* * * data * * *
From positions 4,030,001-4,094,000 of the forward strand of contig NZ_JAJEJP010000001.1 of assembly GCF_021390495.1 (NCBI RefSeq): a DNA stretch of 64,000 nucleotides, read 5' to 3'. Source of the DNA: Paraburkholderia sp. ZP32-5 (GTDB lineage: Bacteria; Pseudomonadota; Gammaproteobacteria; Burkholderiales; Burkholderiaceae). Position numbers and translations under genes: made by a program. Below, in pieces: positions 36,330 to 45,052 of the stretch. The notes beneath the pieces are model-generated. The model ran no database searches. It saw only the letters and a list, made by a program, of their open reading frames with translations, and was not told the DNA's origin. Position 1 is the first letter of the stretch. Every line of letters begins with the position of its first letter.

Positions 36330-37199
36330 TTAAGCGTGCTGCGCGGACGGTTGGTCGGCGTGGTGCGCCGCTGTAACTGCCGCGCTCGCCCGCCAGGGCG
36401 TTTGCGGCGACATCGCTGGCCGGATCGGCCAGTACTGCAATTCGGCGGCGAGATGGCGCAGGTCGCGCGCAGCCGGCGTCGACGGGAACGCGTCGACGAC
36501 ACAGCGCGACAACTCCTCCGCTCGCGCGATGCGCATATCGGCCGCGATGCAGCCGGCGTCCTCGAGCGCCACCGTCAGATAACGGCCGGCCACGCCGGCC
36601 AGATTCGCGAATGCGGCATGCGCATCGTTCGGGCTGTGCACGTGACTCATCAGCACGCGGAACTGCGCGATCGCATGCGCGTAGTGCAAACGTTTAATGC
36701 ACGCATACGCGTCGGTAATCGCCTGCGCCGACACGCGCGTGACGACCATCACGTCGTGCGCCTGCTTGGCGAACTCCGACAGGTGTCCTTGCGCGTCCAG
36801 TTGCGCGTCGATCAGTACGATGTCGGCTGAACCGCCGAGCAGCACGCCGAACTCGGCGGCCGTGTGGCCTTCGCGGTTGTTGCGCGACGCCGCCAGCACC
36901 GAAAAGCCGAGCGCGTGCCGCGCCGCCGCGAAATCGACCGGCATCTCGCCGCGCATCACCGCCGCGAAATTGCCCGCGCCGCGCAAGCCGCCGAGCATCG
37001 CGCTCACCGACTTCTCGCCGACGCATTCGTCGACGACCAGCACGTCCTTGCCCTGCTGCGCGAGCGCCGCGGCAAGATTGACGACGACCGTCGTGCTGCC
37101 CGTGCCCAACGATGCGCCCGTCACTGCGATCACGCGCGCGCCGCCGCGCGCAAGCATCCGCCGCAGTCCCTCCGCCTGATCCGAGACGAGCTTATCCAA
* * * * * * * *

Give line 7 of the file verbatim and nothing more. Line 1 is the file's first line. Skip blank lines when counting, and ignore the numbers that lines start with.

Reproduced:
36701 ACGCATACGCGTCGGTAATCGCCTGCGCCGACACGCGCGTGACGACCATCACGTCGTGCGCCTGCTTGGCGAACTCCGACAGGTGTCCTTGCGCGTCCAG